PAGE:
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Legal Guardianship For Your Grandchild?

Legal guardianship of a grandchild?


You have a grandchild, and you believe that your grandchild may be in danger. You feel that you need a guardianship. You may wonder: Can I get legal guardianship of my grandchild?

What is a guardian?

A guardian stands in loco parentis (in place of a parent) over another person. A guardian has the legal right to make decisions just as a parent would; for example, a guardian may enroll a child in school, or get medical care for the child. In many cases, a court appoints a guardian for a child if the child’s parents are deceased, or unable to care for the child.

When can a grandparent get legal guardianship of a grandchild?

The U.S. Supreme Court has held that parents have a constitutional right to direct the upbringing of their children and that therefore, any legal action that impedes a parent’s rights, must not be arbitrary, and must conform to certain standards. Because a grandparental guardianship impedes a parent’s rights, a court must adhere to certain constitutional norms before the courts grants guardianship. Consequently, almost all states have laws stating that, for grandparents to obtain guardianship over their grandchildren, the grandparents must first prove that the parents are unfit. To get guardianship, a grandparent cannot merely show that the grandparent would be better at raising the child than a parent would; rather, the grandparent must show that the parents are unfit.

Although the Supreme Court has established that parents have the fundamental right to bring up their children, the Supreme Court has allowed states considerable latitude in deciding precisely how to provide parents this right. Thus, guardianship law differs in every state. If you need a guardianship, consult a lawyer in your home state.

How to get a guardianship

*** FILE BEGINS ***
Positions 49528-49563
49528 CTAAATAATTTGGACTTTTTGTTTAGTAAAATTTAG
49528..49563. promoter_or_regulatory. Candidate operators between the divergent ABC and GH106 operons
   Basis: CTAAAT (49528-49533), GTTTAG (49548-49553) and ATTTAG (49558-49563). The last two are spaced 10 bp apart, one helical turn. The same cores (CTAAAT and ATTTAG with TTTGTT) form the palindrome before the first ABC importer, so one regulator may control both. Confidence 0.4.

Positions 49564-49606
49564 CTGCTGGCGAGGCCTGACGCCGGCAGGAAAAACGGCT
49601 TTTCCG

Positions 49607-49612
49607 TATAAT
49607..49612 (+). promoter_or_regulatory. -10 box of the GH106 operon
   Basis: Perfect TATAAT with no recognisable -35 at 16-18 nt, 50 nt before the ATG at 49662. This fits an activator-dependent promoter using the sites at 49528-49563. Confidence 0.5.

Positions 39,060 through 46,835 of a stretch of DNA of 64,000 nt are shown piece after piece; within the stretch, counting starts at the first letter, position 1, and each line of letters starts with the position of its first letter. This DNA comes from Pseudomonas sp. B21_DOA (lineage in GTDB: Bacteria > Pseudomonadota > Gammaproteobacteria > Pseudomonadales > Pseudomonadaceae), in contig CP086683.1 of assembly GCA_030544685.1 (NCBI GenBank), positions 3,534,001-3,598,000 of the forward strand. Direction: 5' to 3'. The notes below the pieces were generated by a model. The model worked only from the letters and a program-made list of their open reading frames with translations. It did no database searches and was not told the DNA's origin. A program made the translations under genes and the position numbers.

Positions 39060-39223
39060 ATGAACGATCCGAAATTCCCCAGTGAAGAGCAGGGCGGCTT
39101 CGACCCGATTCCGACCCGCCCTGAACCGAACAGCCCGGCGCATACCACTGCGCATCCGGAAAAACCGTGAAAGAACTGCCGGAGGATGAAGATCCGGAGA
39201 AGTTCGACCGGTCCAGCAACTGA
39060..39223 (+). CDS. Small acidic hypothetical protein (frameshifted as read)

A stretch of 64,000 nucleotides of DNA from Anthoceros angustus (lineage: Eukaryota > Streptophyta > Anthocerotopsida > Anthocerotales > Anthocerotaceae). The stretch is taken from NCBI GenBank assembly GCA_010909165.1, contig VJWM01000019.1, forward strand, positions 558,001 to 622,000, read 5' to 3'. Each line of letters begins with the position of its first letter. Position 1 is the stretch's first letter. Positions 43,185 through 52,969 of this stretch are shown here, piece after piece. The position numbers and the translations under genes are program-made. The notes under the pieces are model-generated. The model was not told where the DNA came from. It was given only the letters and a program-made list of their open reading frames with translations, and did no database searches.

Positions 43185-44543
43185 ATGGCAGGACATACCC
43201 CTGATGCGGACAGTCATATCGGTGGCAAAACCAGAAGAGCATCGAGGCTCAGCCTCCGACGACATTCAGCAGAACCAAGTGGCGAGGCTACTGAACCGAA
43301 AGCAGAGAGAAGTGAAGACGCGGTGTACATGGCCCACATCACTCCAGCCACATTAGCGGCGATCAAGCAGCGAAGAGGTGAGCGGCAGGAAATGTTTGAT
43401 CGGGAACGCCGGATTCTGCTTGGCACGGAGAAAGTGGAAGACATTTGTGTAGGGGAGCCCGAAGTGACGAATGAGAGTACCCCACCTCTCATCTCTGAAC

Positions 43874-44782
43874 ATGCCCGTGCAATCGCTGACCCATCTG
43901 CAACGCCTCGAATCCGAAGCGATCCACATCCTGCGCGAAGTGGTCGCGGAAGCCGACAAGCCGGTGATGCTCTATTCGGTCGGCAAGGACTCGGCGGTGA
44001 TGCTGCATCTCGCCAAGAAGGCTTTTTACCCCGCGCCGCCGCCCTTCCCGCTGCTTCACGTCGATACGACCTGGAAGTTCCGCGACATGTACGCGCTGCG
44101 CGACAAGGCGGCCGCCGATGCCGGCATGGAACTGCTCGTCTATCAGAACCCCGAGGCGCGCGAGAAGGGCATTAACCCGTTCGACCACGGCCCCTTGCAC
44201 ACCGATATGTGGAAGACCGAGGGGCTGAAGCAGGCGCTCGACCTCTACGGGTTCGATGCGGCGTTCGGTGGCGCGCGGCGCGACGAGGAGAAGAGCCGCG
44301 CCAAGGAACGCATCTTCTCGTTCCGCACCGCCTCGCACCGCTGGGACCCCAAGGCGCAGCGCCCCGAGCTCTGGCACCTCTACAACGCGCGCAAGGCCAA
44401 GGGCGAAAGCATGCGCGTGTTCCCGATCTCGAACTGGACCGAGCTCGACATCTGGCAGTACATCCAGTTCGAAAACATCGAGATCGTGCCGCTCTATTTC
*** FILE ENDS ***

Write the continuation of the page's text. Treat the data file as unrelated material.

In most states, you have to go to court and ask a judge to appoint you guardian. Because the process for obtaining guardianship can be quite complex, you don’t want to handle it yourself. The procedure for obtaining a guardianship is different in every state, so ask a lawyer in your state how to proceed.

Although the procedure for being appointed guardian is different in every state, there are some standards that all states must follow. For example, the Supreme Court has ruled that you have to give the parents notice of the guardianship proceeding, and the parents must have an opportunity to appear in court and defend themselves. This means that if you apply for a guardianship and the parent(s) object, you will likely have to go to trial before a judge.

If your grandchild is in danger and needs a guardian, don’t wait. Do what you need to do to protect your grandchild. Contact a guardianship attorney in your state today.


Kyle Persaud founded Persaud Law Office to assist the residents of Bartlesville, OK, and surrounding areas, with their legal needs. Mr. Persaud practices in a wide variety of family law issues including guardianship law. Mr. Persaud received his B.A. from Oklahoma Wesleyan University and his law degree from the University of Tulsa.


Read more in GRAND about guardianship here

Christine Crosby

About the author

Christine is the co-founder and editorial director for GRAND Magazine. She is the grandmother of five and great-grandmom (aka Grandmere) to one. She makes her home in St. Petersburg, Florida.

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